Hundreds of Israelis have held rallies again in Tel Aviv, protesting corruption and demanding that Prime Minister Benjamin Netanyahu resign.
The demonstrations took place in the central part of the city on Saturday, with protesters holding up placards and chanting anti-regime slogans.
They have been rallying on a weekly basis for months, sometimes in front of Attorney General Avichai Mandelblit's house in the city of Petah Tikva.
Mandelblit is to decide whether to indict the premier for fraud, breach of trust, and bribery in two corruption cases.
The police recommended his indictment last month in the legal proceedings which are known as Case 1000 and 2000.
In Case 1000, Netanyahu is suspected of having received gifts from businessmen overseas. In Case 2000, he is accused of helping Yediot Aharonot newspaper against its competitor Yisrael Hayom, in return for favorable coverage for the prime minister.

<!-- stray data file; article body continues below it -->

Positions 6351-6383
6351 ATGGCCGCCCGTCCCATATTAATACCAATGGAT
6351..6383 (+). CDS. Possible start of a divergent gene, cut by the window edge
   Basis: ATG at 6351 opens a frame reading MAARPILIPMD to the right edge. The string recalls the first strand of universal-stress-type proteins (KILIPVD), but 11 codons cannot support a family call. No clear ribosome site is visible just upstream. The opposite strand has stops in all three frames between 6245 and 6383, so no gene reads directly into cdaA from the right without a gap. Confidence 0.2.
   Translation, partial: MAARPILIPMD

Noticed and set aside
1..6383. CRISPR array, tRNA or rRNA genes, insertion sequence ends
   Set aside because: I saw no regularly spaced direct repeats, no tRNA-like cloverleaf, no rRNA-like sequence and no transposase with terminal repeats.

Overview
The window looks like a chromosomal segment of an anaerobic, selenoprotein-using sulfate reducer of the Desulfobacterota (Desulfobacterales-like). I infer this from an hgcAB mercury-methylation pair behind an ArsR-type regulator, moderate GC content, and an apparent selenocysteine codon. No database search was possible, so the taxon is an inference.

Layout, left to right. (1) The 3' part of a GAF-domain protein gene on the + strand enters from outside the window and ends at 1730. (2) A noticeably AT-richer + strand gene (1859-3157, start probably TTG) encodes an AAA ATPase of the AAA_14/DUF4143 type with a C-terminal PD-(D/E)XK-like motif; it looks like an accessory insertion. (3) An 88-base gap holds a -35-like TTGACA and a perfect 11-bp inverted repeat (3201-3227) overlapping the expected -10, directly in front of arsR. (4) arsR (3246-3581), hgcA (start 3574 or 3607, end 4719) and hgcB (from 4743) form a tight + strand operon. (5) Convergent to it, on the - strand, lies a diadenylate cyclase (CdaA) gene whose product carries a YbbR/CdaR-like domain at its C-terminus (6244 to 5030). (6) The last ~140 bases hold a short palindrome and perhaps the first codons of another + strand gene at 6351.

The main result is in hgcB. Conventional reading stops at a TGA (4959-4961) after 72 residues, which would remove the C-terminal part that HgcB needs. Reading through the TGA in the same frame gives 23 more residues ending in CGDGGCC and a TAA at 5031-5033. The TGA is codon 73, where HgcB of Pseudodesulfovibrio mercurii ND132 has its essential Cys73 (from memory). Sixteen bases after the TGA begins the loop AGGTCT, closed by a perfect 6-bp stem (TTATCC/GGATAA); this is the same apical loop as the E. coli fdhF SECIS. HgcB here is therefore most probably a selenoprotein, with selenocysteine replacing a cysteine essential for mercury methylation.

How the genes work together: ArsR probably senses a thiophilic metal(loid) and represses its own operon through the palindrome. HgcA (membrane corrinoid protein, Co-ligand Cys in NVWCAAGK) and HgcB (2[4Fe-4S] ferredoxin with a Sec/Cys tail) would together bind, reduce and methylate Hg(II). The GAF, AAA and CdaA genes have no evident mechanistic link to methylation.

"I believe we will manage to change things because many people are out on the street," one of the protesters, Shalit Chuli, said.
"The prosecution witnesses are the people that were very close to Bibi (Netanyahu) and are criminals themselves, otherwise they would not be taken as prosecution witnesses," he said.
The indictment recommendation has prompted calls among Israeli opposition leaders for Netanyahu to leave office. The head of Labor Party Avi Gabbay and Yair Lapid who chairs the opposition Yesh Atid party have urged the premier’s coalition partners to leave his ranks.
The groundswell of support for Netanyahu's resignation has raised the specter of early elections.
As the election stands most likely to reinstate him, some critics accuse Netanyahu of intentionally letting the political crisis come to a head to trigger the vote so that he can stay in power even if indicted.
Netanyahu's office said on Saturday that he held crunch talks with his coalition partners amid the crisis. Ha'aretz said the premier was expected to tell his fellow politicians to "stick with" him even in case of indictment.